We know it doesn’t always come easily. We have all heard stories, or know examples, of Christians whose growth in faith halted shortly after accepting Christ. Although these individuals might initially desire the gift of faith, their lives might be structurally opposed in some ways to Christianity. This is beautifully illustrated in the parable of the seed sprouting quickly but then withering in the scorching sun.

Converts, including those to Catholicism, bring their own set of challenges. Much like immigrants to a new country, it takes time to learn the language, become culturally aware, and grow sensitive to the nuances of the faith. The richness, depth, beauty, and history of Christianity in general, and Catholicism in particular, are vast, and we have varying abilities to assimilate into this new way of life and allow ourselves to be transformed.

In my personal experience, I’ve come to a greater appreciation for the events and the process. In a sense, conversion is a series of faithful, determined, and loving decisions to follow Jesus Christ with our entire lives. The foggy prayer first thing in the morning to offer our day to God. Biting one’s tongue rather than issuing a sharp reply to a colleague or family member. Being understanding rather than judgmental about a friend’s difficult situation. They’re all mini-events. And they’re all part of the process.

No matter who we are, growth in faith demands ongoing conversion, and that process is full of events. Each event, as good and sincere as it may be, is another beginning, a continuation of our growth in holiness. Authentic, ongoing conversion consists of both events and process – giving the gift of ourselves, our days and our lives, just as Jesus modeled for us.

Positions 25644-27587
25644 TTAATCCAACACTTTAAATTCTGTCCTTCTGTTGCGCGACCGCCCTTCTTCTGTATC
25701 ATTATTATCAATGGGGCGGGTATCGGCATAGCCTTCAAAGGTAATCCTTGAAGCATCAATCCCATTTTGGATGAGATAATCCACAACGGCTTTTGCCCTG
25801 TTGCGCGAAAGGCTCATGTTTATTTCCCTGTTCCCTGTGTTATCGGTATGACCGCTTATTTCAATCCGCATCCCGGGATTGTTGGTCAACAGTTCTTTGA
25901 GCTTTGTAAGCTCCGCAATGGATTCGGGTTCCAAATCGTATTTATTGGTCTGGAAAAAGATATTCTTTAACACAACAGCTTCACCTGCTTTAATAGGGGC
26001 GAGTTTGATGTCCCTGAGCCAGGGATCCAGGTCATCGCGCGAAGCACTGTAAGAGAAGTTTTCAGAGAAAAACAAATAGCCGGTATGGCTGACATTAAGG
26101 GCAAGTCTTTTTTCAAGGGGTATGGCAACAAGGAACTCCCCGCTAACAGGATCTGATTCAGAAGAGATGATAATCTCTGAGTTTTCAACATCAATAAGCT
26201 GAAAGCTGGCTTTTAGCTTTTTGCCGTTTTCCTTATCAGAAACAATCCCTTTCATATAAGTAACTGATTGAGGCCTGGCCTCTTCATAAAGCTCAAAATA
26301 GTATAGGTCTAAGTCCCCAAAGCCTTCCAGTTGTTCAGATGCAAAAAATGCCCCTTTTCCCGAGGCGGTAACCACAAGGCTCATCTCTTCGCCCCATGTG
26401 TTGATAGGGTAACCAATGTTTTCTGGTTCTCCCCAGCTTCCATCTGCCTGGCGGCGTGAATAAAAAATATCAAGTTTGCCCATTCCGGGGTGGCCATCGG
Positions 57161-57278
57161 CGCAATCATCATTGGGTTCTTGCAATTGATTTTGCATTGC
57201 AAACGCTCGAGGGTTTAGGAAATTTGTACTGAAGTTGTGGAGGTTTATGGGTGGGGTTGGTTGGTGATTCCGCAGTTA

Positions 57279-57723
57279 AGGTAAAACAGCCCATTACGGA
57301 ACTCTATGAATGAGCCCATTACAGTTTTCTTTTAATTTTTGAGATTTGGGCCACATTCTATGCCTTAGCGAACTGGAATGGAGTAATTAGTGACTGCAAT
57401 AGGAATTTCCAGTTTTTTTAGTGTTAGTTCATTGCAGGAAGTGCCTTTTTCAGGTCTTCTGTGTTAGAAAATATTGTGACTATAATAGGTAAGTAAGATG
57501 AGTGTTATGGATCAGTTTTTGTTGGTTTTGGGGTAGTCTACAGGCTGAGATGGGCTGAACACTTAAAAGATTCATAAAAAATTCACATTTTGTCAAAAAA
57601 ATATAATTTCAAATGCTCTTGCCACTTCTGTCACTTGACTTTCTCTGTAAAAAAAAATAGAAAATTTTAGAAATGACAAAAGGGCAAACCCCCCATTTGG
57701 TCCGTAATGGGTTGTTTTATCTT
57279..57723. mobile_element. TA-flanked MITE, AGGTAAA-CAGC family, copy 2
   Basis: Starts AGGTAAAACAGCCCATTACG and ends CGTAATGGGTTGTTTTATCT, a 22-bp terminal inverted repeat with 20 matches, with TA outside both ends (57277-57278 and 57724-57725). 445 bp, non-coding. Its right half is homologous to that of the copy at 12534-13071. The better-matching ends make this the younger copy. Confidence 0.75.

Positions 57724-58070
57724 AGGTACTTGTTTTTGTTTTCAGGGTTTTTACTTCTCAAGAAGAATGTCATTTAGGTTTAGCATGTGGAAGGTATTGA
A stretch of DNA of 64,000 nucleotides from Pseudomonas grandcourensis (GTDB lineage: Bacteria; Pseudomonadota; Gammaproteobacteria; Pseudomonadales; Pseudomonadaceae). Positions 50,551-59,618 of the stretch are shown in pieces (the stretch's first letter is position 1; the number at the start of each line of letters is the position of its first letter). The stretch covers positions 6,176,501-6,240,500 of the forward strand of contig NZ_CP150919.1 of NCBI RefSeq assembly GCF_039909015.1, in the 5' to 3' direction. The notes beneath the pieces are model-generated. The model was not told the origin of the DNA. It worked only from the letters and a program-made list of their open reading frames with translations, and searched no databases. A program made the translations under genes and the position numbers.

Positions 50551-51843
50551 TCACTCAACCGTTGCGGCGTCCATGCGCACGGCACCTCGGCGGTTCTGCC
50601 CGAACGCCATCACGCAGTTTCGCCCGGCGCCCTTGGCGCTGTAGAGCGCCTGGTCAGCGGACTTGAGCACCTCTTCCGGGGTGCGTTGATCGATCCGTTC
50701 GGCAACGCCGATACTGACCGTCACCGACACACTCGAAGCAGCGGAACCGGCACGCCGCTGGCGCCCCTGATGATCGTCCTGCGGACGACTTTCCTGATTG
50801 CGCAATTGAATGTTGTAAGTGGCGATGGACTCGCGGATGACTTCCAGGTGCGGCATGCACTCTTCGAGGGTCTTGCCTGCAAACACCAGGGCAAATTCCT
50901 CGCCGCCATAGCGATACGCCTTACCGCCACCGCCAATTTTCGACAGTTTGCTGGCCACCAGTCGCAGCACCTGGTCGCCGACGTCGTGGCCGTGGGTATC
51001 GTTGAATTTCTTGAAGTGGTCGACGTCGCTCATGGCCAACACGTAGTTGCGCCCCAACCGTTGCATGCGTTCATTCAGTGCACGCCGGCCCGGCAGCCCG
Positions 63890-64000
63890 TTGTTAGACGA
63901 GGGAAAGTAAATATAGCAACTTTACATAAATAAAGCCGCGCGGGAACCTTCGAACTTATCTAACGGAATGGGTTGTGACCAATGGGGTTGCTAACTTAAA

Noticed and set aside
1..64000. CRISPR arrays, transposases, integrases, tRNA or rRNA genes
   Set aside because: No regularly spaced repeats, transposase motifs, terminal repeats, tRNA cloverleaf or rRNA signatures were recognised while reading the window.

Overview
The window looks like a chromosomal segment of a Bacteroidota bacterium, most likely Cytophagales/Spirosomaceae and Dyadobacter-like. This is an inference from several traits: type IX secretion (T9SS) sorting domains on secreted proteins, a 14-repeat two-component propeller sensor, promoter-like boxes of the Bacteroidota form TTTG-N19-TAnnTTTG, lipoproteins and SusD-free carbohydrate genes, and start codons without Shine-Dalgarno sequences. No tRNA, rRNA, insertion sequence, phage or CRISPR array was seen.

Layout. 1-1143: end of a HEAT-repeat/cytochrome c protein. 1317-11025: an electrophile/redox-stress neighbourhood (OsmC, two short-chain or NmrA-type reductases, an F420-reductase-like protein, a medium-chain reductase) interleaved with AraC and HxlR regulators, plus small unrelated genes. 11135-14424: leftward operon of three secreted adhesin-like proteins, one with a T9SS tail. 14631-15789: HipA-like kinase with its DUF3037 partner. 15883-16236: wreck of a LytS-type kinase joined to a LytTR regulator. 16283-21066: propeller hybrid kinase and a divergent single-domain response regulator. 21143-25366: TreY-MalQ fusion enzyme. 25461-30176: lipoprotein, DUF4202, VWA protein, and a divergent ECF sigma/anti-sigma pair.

So make that decision for Christ today, whether it’s an altar call, a sinner’s prayer, or going to confession. Our Lord will lead the process, directing all our paths to Him.

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17 Responses to “Conversion – Event or Process?”
  1. Jan says:

    It’s both. Conversion isn’t conversion unless you make an unconditional decision to commit to Jesus Christ. On the other hand, that doesn’t take away all your problems. It may even give you more problems, but you are not alone in your problems. There is much to work through both before and after that pivotal commitment to Christ. People fail; people struggle; people sin even after conversion, but you keep going and keep rededicating that decision you once made. So it’s both an event and a process.

  2. Ender's Shadow says: